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Different frame

Operated in Tripspace, Orpheus & Eurydice is surprising and funny.

Orpheus & Eurydice at The Trip
 - Image by Jim Carmody
Orpheus & Eurydice at The Trip

Orpheus & Eurydice

  • Arthur and Molly Wagner Dance Building, UCSD
  • $11.34 - $16.52

“Tripspace”: 1. theater outside, beyond, sometimes even prior to the box; 2. slang term for “what box?”

The “box,” well one of them, is the standard, stage-audience configuration of traditional theater. Actors perform a story in sequence, from beginning to end. The audience observes from afar.

The Trip Theater’s newest piece retells the Orpheus myth in Tripspace.” It began online almost a month ago. Eight chapters video the long distance courtship of Orpheus Johnson, musician, and Eurydice Jones. “She lives far away,” we learn, “and the other does too.”

I can’t ever recall seeing so much of a play weeks in advance.

Orpheus finds a note — “call me you f…ing bozo” — on a napkin. Doesn’t recall who put it there, though she’s convinced he can.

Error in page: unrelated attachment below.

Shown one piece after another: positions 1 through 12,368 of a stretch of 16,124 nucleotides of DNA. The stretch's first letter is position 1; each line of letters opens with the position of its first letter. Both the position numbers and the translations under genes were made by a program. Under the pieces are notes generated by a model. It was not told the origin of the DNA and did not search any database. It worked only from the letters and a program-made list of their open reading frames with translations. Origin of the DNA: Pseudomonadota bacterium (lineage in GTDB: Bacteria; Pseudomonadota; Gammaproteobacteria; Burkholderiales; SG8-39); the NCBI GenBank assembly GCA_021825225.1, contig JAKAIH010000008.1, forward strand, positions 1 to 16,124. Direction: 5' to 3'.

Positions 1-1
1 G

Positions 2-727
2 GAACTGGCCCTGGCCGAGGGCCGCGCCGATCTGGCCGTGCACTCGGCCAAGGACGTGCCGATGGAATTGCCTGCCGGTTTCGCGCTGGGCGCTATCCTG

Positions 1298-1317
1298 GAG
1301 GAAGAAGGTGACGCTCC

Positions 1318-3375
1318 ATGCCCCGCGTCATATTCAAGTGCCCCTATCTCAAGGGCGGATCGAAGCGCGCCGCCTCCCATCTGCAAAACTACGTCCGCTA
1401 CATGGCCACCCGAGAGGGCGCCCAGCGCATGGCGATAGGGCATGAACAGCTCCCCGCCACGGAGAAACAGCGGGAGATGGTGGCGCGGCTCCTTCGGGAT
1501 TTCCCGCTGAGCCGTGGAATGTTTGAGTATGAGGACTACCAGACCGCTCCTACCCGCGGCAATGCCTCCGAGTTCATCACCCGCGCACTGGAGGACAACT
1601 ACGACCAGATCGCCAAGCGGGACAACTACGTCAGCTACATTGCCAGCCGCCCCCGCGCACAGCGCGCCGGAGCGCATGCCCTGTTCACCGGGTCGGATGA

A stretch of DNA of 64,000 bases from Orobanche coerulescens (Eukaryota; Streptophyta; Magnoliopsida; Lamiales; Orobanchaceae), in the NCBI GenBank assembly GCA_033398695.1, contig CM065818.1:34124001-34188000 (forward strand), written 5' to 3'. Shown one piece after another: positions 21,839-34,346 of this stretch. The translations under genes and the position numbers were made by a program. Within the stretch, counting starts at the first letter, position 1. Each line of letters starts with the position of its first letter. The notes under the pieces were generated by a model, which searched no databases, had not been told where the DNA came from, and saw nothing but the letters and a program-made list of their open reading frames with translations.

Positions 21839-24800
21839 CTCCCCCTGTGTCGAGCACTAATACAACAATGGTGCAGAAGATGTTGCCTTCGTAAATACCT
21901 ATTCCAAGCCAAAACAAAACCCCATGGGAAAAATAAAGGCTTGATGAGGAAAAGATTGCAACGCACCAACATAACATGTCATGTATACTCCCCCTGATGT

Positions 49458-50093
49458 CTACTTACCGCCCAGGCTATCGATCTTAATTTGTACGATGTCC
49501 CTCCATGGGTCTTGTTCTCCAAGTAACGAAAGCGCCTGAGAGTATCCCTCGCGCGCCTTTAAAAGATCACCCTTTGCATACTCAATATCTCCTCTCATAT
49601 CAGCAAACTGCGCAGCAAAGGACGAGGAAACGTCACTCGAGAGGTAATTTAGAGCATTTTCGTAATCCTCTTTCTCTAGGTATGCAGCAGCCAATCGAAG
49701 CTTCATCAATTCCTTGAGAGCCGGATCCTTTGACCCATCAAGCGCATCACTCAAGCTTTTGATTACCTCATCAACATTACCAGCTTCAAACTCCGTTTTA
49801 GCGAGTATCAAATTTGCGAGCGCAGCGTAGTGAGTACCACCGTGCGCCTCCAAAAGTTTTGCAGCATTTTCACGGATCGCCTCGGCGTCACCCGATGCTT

They iPhone and email (we don’t see her until Chapter 4). Their story goes viral on the net, and they become the fourth most famous pair in history. But their actions aren’t mythical: just two people growing together and taking a chance, even though they’ve only touched once.

Orpheus & Eurydice at The Trip

The live performance begins at their wedding. We’re “friends” of the groom. The bride’s late.

Another aspect of “Tripspace”: the situation’s so un-staged we could actually be at a wedding: white balloons bounding on the floor, long table, white tablecloth, rows of champagne glasses. When panic sets in, the glitch feels unrehearsed. They aren’t acting. It just happens.